Just when it seemed like things overseas were starting to let up, Mission India comes back with some new surprises for visa candidates. Our office has recently received inquiries from H1b visa applicants overseas that attended a visa interview and there education was called into question.
In one case, the applicant had an MBA and a Bachelor’s in Commerce, but also had a post-graduate diploma in Computer Applications and various IT certifications and was employed as a Systems Analyst. The applicant reported that the visa officer became suspicious about how someone with a non-IT education could work in a Systems Analyst role. The officer stated that the client letter was fine and the employer was fine, but they were not convinced that the person was qualified for the position. The applicant also mentioned that USCIS issued an RFE over this issue and eventually approved the case. The officer was not convinced and issued a 221g.
In another case, the applicant had an MBA and various accounting certifications and he also worked for a large bank in India, servicing client’s accounting needs. When he attended the interview, the officer stated that the position was for an accountant and that he did not have the background for the position. Again, the USCIS had issued an RFE on this subject and eventually approved the case. He too, was issued a 221g.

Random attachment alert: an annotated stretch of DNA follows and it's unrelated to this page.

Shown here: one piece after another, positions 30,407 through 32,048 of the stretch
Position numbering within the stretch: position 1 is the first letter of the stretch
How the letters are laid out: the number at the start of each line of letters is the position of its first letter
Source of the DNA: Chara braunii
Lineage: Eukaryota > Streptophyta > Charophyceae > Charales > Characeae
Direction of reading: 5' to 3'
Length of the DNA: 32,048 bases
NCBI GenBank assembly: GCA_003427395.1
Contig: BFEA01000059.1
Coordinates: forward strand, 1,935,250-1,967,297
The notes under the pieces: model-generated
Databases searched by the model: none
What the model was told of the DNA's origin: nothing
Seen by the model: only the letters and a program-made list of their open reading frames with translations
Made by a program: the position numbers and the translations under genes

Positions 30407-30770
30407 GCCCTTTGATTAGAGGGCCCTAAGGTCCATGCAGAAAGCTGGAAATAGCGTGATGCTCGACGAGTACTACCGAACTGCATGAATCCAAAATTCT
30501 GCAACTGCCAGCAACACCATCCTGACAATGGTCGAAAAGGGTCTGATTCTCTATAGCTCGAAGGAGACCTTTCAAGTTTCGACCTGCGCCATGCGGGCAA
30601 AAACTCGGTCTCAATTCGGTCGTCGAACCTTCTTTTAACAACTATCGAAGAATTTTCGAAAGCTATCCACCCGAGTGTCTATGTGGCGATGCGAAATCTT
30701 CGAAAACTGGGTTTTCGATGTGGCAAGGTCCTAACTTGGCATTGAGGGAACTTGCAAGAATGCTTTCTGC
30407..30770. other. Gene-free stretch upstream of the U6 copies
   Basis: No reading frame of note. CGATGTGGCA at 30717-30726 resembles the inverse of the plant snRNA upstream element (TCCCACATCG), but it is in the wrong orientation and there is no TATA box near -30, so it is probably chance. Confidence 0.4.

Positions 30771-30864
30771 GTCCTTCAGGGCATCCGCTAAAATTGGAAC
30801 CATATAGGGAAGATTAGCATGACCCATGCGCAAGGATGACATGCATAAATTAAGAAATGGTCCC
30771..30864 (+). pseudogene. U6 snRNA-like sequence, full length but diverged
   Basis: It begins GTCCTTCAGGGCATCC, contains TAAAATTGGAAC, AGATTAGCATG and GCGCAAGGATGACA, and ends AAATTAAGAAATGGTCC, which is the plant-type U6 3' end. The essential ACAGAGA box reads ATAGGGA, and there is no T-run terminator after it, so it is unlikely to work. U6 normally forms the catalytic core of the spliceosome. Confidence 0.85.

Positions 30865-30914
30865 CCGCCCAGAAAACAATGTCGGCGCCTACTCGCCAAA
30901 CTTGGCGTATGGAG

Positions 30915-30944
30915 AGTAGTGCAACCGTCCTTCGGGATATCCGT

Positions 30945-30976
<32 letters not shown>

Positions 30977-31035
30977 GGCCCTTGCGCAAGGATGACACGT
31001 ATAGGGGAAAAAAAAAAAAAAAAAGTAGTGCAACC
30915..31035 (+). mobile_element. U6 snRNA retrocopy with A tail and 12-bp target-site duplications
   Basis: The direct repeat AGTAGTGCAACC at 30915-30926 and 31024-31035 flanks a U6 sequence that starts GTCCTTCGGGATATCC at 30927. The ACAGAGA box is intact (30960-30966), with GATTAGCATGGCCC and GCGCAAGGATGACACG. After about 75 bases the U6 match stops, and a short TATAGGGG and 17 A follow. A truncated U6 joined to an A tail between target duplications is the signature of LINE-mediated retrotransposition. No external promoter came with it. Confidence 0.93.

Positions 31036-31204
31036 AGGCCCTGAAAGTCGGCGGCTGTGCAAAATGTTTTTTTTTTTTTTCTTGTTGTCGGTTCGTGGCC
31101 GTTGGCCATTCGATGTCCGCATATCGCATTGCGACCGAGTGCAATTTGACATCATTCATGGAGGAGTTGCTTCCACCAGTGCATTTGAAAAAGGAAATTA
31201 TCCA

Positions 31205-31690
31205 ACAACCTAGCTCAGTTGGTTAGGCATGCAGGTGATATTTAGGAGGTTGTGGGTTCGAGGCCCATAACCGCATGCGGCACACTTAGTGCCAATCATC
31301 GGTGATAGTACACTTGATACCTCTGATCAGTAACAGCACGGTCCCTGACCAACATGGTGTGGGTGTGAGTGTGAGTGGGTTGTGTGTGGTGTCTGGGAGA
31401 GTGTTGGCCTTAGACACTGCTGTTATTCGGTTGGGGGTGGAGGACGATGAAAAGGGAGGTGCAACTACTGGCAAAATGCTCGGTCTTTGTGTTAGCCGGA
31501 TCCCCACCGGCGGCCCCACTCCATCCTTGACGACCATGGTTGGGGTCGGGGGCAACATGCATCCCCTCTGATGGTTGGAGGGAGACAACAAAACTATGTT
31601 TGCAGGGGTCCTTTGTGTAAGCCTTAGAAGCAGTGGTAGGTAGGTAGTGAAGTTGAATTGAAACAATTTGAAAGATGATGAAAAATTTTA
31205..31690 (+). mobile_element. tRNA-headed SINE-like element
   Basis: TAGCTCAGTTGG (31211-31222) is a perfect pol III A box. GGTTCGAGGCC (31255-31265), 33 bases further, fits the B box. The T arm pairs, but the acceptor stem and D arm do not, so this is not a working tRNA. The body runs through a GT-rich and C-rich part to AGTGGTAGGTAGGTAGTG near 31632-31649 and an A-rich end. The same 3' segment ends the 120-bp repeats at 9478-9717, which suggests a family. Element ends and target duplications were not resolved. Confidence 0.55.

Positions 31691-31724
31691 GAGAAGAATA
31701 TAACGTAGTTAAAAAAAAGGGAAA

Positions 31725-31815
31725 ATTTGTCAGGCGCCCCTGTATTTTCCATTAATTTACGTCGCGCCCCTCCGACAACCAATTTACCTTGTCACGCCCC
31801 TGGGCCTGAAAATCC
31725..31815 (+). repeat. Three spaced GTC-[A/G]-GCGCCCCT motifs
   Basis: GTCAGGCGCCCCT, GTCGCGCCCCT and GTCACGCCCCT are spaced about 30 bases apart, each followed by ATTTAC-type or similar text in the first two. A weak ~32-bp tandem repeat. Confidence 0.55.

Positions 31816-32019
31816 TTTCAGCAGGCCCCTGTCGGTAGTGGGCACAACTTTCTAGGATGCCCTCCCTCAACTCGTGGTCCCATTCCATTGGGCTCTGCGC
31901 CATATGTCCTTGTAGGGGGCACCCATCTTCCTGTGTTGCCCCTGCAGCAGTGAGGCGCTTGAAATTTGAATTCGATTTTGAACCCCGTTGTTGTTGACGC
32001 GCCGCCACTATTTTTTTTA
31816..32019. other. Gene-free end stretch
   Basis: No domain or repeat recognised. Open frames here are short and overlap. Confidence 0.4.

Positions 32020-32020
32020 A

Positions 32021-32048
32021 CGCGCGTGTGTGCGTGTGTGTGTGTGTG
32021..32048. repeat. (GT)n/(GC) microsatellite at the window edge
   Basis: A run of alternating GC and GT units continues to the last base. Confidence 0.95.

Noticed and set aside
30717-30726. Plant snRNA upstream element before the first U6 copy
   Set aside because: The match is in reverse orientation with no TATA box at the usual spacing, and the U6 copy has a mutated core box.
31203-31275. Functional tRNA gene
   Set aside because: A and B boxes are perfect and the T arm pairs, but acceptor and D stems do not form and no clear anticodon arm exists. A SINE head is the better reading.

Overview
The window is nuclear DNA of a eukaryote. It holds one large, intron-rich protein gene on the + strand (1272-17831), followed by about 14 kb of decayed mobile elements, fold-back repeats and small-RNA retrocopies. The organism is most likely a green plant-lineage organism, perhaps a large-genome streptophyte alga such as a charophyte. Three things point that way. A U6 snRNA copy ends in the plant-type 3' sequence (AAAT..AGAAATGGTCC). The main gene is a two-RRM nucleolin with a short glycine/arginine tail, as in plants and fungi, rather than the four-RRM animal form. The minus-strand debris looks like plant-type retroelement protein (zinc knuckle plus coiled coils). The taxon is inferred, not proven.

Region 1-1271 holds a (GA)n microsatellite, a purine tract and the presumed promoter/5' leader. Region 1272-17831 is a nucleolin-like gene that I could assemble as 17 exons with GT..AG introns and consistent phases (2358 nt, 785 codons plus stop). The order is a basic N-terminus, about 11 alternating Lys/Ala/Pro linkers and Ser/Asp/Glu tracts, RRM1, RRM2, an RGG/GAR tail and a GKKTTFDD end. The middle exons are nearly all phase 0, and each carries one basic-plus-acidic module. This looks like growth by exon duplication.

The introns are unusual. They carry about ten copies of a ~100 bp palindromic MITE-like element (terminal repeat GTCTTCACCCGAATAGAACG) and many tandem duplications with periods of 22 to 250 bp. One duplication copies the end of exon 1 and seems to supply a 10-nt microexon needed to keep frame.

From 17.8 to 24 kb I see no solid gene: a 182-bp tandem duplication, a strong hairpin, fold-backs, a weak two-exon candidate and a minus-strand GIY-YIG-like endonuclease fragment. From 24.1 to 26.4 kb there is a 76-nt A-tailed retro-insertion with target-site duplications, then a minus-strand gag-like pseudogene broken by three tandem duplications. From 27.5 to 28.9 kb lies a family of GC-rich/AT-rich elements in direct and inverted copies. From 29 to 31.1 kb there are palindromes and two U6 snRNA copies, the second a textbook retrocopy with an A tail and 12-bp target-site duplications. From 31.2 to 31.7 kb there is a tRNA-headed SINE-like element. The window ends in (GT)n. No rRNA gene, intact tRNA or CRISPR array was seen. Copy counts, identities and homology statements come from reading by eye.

What I fear is that the State Department has decided that the USCIS does not understand the regulations and that it is there duty to ensure that cases are properly adjudicated. The State Department says that they do not re-adjudicate cases, but rather they are presented with evidence at the time of the interview that the USCIS was not aware of and that is why they have sent the case back for revocation. In these two instances, they have not sent the cases back for revocation or at least they have not notified the people that they have (but that is never an indication that they have sent it back since they often fail to mention that to applicants), but they are re-adjudicating these cases and it is not based on information that was presented to them at the interview that the USCIS was not aware of.
So how do you handle this if you are an applicant with a degree that is not in a relevant field? Good question. The easiest answer is not to travel, but for some, that is not an option. Since the consulates in India seem to be on a mission to stimulate the Indian economy by denying visas and keeping the talent in India, I would suggest looking at Canada or Mexico if possible. There are certain restrictions regarding visa applications in those places, but if you meet the criteria, I would suggest investigating these options. If you do not qualify, the best thing to do is prepare for the visa interview, work with your attorney on what to bring and keep your fingers crossed that you will get through.